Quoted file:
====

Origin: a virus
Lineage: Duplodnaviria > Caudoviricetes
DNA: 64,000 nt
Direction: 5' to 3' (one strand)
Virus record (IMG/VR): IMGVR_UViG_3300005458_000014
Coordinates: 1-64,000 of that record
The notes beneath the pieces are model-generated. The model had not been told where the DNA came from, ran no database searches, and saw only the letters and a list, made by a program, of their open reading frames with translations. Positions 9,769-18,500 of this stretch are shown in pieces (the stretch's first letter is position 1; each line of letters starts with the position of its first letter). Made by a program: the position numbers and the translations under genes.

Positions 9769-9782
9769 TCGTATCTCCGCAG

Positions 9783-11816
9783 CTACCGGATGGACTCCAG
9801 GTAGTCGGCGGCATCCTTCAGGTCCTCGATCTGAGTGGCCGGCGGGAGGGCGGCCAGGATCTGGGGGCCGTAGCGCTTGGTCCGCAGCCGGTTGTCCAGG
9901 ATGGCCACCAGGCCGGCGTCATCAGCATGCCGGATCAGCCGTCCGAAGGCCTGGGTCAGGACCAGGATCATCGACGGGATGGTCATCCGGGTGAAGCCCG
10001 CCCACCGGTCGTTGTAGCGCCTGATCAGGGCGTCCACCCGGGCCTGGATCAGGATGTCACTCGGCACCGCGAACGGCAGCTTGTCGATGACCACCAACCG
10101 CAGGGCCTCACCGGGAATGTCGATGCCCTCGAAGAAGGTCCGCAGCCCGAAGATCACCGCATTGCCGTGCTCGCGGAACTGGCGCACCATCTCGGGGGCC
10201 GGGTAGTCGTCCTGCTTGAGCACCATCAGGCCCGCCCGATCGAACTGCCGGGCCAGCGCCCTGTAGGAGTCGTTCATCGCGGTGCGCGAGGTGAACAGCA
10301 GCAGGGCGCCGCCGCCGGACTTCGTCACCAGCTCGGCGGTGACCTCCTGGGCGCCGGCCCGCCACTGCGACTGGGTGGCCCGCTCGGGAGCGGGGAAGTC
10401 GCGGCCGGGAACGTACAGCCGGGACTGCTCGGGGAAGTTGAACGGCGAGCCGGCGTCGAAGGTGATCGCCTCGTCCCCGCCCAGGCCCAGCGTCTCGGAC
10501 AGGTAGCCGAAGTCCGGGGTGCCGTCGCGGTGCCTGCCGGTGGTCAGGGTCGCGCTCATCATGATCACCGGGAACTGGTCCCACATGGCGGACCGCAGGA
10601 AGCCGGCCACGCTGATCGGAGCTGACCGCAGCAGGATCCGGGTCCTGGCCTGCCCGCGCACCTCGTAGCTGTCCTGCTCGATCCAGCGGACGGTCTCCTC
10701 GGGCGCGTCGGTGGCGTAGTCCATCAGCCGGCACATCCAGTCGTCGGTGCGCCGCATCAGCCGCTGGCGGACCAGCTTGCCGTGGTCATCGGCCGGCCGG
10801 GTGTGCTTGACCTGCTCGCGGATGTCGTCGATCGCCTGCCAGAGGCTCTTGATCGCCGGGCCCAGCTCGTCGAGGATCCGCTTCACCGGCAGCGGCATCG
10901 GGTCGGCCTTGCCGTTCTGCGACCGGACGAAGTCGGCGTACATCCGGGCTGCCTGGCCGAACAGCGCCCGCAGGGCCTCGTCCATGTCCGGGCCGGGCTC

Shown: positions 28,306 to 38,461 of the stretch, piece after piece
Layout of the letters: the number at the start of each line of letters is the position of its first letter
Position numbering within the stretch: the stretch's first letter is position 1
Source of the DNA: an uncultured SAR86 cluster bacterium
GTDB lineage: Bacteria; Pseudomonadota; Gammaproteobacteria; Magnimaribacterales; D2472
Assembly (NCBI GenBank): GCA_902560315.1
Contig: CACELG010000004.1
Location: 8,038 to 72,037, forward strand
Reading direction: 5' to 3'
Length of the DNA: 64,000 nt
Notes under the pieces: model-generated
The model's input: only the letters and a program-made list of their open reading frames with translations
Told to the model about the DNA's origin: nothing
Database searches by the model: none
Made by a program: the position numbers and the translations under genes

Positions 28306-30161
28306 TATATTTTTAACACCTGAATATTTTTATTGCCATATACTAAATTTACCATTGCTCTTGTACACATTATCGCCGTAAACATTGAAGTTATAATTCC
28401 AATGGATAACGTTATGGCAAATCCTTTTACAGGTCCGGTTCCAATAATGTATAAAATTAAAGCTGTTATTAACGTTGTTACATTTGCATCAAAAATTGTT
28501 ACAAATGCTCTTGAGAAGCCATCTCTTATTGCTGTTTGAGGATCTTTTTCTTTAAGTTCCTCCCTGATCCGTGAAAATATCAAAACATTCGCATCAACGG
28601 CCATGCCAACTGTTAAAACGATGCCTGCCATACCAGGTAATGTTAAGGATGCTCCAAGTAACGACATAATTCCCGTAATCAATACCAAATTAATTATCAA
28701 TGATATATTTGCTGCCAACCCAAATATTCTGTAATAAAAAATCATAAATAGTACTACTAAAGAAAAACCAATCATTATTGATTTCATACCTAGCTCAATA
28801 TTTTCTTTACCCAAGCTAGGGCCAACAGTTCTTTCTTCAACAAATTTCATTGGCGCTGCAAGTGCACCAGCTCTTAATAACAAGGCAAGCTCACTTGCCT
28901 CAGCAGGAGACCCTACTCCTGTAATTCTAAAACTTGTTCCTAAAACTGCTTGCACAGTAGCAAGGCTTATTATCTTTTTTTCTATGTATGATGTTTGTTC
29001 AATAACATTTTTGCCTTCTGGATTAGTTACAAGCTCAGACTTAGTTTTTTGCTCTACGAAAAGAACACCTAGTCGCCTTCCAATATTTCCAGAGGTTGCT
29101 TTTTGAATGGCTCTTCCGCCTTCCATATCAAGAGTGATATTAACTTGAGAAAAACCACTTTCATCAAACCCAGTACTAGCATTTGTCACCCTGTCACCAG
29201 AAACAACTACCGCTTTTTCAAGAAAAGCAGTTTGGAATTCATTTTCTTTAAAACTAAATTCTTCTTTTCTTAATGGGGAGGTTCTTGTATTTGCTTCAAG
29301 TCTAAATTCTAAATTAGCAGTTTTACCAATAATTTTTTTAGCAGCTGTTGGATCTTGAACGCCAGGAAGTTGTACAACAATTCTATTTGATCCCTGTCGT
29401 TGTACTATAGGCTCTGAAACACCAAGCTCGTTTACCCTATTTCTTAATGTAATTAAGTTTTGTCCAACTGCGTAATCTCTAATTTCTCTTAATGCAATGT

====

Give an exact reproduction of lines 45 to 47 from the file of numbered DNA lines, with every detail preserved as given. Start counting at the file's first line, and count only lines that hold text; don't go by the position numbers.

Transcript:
28801 TTTTCTTTACCCAAGCTAGGGCCAACAGTTCTTTCTTCAACAAATTTCATTGGCGCTGCAAGTGCACCAGCTCTTAATAACAAGGCAAGCTCACTTGCCT
28901 CAGCAGGAGACCCTACTCCTGTAATTCTAAAACTTGTTCCTAAAACTGCTTGCACAGTAGCAAGGCTTATTATCTTTTTTTCTATGTATGATGTTTGTTC
29001 AATAACATTTTTGCCTTCTGGATTAGTTACAAGCTCAGACTTAGTTTTTTGCTCTACGAAAAGAACACCTAGTCGCCTTCCAATATTTCCAGAGGTTGCT